Articles | Volume 12, issue 10
Solid Earth, 12, 2159–2209, 2021
https://doi.org/10.5194/se-12-2159-2021
Solid Earth, 12, 2159–2209, 2021
https://doi.org/10.5194/se-12-2159-2021

Research article 30 Sep 2021

Research article | 30 Sep 2021

Investigating spatial heterogeneity within fracture networks using hierarchical clustering and graph distance metrics

Rahul Prabhakaran et al.

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Interactive discussion

Status: closed

Comment types: AC – author | RC – referee | CC – community | EC – editor | CEC – chief editor | : Report abuse
  • RC1: 'Comment on se-2021-45', Anonymous Referee #1, 11 May 2021
    • AC1: 'Reply on RC1', Rahul Prabhakaran, 28 Jul 2021
  • RC2: 'Comment on se-2021-45', David Sanderson, 21 May 2021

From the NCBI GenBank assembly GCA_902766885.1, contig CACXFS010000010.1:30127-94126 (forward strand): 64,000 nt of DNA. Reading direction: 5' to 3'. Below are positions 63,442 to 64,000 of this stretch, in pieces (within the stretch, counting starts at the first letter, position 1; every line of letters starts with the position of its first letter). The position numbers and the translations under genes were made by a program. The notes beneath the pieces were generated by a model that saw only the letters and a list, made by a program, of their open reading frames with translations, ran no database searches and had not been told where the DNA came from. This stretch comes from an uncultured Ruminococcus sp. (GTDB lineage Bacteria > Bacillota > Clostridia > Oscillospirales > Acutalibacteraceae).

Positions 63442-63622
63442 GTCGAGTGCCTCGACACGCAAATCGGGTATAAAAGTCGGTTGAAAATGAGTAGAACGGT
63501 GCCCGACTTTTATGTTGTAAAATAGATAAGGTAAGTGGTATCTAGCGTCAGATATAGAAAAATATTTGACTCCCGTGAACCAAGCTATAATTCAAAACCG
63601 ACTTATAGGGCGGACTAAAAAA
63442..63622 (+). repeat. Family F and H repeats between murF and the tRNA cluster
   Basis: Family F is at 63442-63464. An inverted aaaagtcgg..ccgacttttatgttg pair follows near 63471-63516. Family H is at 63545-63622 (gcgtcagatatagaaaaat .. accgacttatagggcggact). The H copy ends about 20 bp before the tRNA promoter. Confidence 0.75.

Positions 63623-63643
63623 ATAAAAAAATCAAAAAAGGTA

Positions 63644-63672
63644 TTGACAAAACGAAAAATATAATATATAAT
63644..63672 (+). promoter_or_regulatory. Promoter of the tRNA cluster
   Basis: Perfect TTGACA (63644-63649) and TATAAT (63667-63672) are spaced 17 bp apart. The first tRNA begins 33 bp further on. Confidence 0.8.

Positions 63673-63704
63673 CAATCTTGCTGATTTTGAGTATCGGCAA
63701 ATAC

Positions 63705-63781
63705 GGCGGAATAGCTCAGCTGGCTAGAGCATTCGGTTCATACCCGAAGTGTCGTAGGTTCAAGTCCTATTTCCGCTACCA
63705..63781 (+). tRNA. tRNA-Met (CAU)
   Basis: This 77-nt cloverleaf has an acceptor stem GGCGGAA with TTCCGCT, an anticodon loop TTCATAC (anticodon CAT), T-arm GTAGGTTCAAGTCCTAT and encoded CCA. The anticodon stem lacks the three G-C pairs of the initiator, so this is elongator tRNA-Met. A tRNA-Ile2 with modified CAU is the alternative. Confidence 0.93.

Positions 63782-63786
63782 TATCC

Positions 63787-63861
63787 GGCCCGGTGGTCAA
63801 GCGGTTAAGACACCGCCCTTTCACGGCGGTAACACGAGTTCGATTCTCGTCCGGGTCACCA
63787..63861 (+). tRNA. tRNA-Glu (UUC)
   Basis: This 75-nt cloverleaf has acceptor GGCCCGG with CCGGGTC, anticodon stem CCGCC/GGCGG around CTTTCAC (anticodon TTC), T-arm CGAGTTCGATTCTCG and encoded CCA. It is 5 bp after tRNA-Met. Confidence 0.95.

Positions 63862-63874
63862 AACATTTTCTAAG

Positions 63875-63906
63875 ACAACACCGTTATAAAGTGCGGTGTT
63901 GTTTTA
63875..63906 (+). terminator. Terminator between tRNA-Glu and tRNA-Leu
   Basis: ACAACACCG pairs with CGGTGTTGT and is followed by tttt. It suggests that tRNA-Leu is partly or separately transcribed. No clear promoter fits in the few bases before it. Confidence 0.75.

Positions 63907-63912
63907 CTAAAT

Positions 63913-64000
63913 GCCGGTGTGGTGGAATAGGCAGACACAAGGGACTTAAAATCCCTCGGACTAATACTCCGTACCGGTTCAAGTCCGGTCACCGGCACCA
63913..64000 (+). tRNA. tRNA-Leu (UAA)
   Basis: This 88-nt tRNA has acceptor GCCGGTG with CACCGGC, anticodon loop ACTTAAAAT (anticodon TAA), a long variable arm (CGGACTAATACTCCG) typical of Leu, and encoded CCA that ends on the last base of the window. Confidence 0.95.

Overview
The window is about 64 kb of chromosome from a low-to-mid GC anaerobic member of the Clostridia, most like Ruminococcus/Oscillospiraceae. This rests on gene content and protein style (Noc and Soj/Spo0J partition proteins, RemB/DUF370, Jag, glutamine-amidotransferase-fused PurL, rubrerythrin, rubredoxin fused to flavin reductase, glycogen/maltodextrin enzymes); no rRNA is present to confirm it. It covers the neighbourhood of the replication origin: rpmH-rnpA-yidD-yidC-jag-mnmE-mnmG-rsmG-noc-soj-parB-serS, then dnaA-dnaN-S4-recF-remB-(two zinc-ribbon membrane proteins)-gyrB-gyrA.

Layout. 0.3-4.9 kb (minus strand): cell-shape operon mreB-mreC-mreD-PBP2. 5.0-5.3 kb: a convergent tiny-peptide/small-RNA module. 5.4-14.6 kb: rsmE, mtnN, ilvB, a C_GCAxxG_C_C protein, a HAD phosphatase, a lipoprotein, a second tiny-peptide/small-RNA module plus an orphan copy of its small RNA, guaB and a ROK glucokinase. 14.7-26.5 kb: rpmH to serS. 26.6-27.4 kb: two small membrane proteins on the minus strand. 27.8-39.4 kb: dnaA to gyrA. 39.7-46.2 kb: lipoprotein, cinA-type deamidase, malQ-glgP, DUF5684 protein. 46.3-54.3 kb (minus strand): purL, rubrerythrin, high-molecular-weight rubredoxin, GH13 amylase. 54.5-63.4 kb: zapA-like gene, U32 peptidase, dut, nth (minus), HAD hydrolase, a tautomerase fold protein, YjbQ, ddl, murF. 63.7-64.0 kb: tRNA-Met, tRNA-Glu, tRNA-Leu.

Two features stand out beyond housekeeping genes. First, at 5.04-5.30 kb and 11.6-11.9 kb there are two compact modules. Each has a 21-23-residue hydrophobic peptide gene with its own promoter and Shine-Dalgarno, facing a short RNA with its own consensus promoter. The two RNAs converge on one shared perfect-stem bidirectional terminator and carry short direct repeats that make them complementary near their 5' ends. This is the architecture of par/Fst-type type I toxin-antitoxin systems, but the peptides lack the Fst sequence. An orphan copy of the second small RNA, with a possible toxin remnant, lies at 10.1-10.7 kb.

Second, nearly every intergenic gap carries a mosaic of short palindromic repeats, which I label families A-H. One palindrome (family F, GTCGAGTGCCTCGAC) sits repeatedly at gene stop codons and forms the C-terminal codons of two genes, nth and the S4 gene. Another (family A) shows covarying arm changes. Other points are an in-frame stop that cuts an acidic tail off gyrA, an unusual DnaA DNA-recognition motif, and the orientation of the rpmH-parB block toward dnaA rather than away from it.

• AC2: 'Reply on RC2', Rahul Prabhakaran, 28 Jul 2021

Peer review completion

AR: Author's response | RR: Referee report | ED: Editor decision
AR by Rahul Prabhakaran on behalf of the Authors (19 Aug 2021)  Author's response    Author's tracked changes    Manuscript
ED: Publish as is (20 Aug 2021) by David Healy
ED: Publish as is (21 Aug 2021) by Federico Rossetti(Executive Editor)

Post-review adjustments

AA: Author's adjustment | EA: Editor approval
AA by Rahul Prabhakaran on behalf of the Authors (23 Sep 2021)   Author's adjustment   Manuscript
EA: Adjustments approved (23 Sep 2021) by David Healy
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Short summary
Rock fractures are organized as networks with spatially varying arrangements. Due to networks' influence on bulk rock behaviour, it is important to quantify network spatial variation. We utilize an approach where fracture networks are treated as spatial graphs. By combining graph similarity measures with clustering techniques, spatial clusters within large-scale fracture networks are identified and organized hierarchically. The method is validated on a dataset with nearly 300 000 fractures.